this post is from my friend Rashid Nuri in Atlanta at Truly Living Well–enjoy and eat greens! my deepest new years blessings to you all.tes
Collard Greens for the New Year!!
Collard greens are vegetables that are members of the cabbage family, but are also close relatives to kale. Kale and collards are similar in many respects, differing in little more than the forms of their leaves. They are, in effect, primitive cabbages that have been retained through thousands of years. The original “cabbage” was undoubtedly a nonheading kind with a prominent stalk or stem. The kales and collards are not far removed from it. “Collards” is a corruption of coleworts or colewyrts, Anglo-Saxon terms literally meaning “cabbage plants.”
Collard greens date back to prehistoric times, and are one of the oldest members of the cabbage family. The cabbage-like plant is native to the eastern Mediterranean or to Asia Minor. They have been in cultivation for so long, and have been so shifted about by prehistoric traders and migrating tribes, that it is not certain which of those two regions are the origin of the species. More highly developed forms, such as cauliflower, broccoli, and head cabbage have been produced in the last two thousand years or so. The kales and collards have persisted, although primitive, because of their merits as garden vegetables. Kale and collards are among the easiest of all vegetables to grow. They are biennials, putting up their flower or seed stalks in the spring of their second season of growth. The first mention of collard greens in the United States dates back to the late 17th century. Collards are an integral food in traditional southern American cuisine.
The Southern style of cooking of greens came with the arrival of African slaves to the southern colonies and the need to satisfy their hunger and provide food for their families. Though greens did not originate in Africa, the habit of eating greens that have been cooked down into a low gravy, and drinking the juices from the greens (known as “pot likker”) is of African origin. The slaves of the plantations were given the leftover food from the plantation kitchen. Some of this food consisted of the tops of turnips and other greens. Forced to create meals from these leftovers, they created the famous southern greens. The slave diet began to evolve and spread when slaves entered the plantation houses as cooks. Their African dishes, using the foods available in the region they lived in, began to evolve into present-day Southern cooking.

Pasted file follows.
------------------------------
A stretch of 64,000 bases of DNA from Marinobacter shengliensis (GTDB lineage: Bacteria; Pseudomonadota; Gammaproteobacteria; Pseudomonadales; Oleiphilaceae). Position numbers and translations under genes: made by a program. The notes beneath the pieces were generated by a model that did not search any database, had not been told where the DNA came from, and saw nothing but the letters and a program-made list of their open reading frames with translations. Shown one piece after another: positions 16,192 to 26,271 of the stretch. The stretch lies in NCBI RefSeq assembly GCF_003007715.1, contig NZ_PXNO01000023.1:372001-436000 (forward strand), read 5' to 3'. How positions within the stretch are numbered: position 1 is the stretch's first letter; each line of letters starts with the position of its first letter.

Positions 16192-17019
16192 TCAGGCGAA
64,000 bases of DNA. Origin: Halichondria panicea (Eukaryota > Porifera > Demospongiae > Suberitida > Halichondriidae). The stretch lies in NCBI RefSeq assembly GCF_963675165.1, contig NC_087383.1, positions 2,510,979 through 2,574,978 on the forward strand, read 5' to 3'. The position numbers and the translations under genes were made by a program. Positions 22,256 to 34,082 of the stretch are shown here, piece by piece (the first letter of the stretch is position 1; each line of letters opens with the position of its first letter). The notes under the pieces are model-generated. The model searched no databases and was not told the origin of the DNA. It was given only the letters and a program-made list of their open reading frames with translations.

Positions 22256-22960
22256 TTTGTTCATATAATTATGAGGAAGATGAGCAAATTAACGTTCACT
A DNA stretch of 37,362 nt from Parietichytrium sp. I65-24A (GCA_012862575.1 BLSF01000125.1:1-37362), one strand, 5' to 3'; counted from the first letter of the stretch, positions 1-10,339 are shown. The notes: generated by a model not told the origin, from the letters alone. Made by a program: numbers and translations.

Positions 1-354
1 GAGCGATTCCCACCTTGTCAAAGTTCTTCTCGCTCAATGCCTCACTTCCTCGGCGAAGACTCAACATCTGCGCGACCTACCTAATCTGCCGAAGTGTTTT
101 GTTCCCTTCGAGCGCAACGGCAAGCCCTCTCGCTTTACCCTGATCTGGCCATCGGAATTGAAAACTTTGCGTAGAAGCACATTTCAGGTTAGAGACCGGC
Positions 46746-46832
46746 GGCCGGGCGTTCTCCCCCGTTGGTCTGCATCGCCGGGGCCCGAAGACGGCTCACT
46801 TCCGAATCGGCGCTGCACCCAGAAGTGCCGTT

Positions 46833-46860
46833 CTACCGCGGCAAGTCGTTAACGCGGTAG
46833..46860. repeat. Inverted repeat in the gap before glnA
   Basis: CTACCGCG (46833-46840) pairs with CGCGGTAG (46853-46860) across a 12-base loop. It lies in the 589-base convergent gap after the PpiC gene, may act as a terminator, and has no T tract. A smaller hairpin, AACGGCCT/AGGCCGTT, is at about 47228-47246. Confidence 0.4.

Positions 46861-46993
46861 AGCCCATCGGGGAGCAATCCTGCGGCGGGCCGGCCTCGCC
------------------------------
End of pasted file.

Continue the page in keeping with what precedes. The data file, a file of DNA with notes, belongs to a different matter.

My recipe for collard greens is quite simple. Sauté onion and garlic in some olive oil. Add seasoning, like Spike or other seasoning salt, some cayenne pepper and let .them caramelize (Most southern collard green recipes call for ham or smoked turkey. I don’t use either and still make a tasty pot of greens.) Often, I mix them with other greens that we grow, but collards by themselves are quite delicious.
Take the collard greens and separate the fresh leaves. Rinse each leaf individually under cold running water. After you rinse the collard greens thoroughly, stack several leaves on top of each other. Roll these leaves together. Then slice the leaves into thin strips using a cutting board and large knife. Rolling the greens together speeds up the process as you are slicing through several leaves at once. Stir the cut greens into the pot of onions and garlic, add a small amount of water to keep the greens from sticking, and cook until tender. Our greens take about 30 -40 minutes. Voile!! A fabulous meal.
Collard greens are an excellent source of vitamin A, vitamin C, manganese, folate, dietary fiber, and calcium. In addition, collard greens are a very good source of potassium, vitamin B2 and vitamin B6, and a good source of vitamin E, magnesium, protein, omega-3 fatty acids, vitamin B1, vitamin B5, niacin, zinc, phosphorous, and iron, Vitamin E, magnesium and pantothenic acid, and a good source of protein, naicin, thiamin, phosphorus, zinc, iron omega 3 fatty acids, and selenium. A great food.
Although collard greens can be grown year around, they are most popularly eaten during the cooler weather. Many southerners won’t eat any collard greens until they have been through the first frost of the season thinking they will be more tender. Interestingly, there is some fact to support this folk lore. When collard greens freeze, water crystals enter the plant cells and break the cellulose walls, thus tenderizing the plant. The greens grown by Truly Living Well are already tender, so they can be eaten at anytime with great gusto.
Peas n carrots